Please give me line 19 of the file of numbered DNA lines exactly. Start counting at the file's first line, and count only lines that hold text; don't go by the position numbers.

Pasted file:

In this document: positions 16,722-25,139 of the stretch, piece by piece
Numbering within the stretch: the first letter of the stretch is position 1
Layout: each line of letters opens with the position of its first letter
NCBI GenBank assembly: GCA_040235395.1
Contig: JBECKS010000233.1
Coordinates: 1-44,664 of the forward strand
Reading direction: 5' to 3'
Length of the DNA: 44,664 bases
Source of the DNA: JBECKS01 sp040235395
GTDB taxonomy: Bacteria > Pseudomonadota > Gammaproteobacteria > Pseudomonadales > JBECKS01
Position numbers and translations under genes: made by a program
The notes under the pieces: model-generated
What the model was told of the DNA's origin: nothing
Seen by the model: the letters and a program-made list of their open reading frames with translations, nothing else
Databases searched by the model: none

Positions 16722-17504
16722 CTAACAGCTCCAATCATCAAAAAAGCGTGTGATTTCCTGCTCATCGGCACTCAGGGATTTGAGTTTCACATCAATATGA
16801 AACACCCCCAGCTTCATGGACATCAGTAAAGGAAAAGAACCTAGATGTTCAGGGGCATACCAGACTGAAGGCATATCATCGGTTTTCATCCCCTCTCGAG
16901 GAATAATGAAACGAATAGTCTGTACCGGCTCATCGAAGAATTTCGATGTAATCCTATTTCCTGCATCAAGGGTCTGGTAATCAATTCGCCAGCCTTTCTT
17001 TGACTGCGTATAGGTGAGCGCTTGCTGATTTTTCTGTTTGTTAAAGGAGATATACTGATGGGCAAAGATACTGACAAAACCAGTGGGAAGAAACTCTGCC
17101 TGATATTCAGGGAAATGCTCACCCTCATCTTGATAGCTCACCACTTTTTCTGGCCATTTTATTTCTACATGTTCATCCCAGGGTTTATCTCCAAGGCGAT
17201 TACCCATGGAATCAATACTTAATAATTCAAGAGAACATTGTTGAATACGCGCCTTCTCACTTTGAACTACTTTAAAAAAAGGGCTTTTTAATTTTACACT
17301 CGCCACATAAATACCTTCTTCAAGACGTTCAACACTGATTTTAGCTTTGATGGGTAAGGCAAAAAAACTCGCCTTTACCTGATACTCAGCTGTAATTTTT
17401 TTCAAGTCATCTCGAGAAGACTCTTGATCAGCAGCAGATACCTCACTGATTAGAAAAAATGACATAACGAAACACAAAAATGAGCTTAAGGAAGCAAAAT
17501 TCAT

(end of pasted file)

16901 GAATAATGAAACGAATAGTCTGTACCGGCTCATCGAAGAATTTCGATGTAATCCTATTTCCTGCATCAAGGGTCTGGTAATCAATTCGCCAGCCTTTCTT